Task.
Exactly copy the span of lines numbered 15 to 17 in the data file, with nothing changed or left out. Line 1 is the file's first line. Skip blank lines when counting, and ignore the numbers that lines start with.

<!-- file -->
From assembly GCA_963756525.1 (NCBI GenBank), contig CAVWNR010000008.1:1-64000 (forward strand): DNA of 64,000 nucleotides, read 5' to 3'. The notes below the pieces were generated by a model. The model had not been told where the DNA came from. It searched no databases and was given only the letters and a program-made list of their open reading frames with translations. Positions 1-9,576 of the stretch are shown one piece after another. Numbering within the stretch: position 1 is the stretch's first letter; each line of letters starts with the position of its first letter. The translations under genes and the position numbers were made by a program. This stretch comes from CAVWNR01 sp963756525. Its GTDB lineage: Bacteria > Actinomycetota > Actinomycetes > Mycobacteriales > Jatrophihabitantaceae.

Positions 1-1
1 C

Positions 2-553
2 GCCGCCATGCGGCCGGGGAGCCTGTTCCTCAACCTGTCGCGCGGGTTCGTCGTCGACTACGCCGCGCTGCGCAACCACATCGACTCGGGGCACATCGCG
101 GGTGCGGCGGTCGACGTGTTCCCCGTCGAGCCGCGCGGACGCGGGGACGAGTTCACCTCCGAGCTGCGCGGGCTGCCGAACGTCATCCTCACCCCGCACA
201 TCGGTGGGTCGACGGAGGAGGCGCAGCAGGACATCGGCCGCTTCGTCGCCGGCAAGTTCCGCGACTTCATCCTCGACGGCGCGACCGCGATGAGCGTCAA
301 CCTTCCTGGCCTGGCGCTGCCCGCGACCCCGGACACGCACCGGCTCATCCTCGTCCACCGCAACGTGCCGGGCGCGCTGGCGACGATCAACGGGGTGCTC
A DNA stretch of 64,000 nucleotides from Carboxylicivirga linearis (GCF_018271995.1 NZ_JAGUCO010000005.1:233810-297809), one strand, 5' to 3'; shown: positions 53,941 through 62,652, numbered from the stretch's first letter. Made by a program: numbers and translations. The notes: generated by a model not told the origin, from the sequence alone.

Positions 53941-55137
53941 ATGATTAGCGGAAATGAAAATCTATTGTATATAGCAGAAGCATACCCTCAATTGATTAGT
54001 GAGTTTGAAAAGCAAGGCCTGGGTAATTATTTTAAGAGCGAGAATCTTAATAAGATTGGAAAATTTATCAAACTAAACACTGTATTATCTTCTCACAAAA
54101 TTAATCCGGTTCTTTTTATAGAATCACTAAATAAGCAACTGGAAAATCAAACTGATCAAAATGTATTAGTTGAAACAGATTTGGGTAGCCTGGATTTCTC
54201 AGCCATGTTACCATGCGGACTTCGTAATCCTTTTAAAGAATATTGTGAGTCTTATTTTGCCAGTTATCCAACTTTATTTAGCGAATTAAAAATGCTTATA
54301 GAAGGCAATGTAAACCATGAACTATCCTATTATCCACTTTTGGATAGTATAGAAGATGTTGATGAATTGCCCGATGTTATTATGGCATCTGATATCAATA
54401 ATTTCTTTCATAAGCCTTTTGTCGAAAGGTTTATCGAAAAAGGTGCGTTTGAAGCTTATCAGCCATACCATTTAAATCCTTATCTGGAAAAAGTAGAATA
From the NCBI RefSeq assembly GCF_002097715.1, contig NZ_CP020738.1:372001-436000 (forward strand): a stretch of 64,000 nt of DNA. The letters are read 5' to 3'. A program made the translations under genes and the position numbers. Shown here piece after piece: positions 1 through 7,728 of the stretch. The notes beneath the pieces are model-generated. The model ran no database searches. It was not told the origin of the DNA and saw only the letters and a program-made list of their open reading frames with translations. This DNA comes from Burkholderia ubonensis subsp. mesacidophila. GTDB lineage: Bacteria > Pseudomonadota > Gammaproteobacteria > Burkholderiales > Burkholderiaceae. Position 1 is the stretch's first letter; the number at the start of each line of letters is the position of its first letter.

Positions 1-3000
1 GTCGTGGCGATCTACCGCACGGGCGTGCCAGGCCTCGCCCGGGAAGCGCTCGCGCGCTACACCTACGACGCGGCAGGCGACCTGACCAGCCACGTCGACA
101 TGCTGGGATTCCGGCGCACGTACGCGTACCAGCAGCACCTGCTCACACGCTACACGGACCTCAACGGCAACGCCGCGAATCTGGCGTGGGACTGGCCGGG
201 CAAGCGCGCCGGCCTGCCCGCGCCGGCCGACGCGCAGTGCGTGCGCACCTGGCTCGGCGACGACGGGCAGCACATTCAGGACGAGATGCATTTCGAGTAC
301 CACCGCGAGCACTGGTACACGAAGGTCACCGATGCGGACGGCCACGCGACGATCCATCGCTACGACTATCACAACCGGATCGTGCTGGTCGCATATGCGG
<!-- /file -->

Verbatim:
54301 GAAGGCAATGTAAACCATGAACTATCCTATTATCCACTTTTGGATAGTATAGAAGATGTTGATGAATTGCCCGATGTTATTATGGCATCTGATATCAATA
54401 ATTTCTTTCATAAGCCTTTTGTCGAAAGGTTTATCGAAAAAGGTGCGTTTGAAGCTTATCAGCCATACCATTTAAATCCTTATCTGGAAAAAGTAGAATA
From the NCBI RefSeq assembly GCF_002097715.1, contig NZ_CP020738.1:372001-436000 (forward strand): a stretch of 64,000 nt of DNA. The letters are read 5' to 3'. A program made the translations under genes and the position numbers. Shown here piece after piece: positions 1 through 7,728 of the stretch. The notes beneath the pieces are model-generated. The model ran no database searches. It was not told the origin of the DNA and saw only the letters and a program-made list of their open reading frames with translations. This DNA comes from Burkholderia ubonensis subsp. mesacidophila. GTDB lineage: Bacteria > Pseudomonadota > Gammaproteobacteria > Burkholderiales > Burkholderiaceae. Position 1 is the stretch's first letter; the number at the start of each line of letters is the position of its first letter.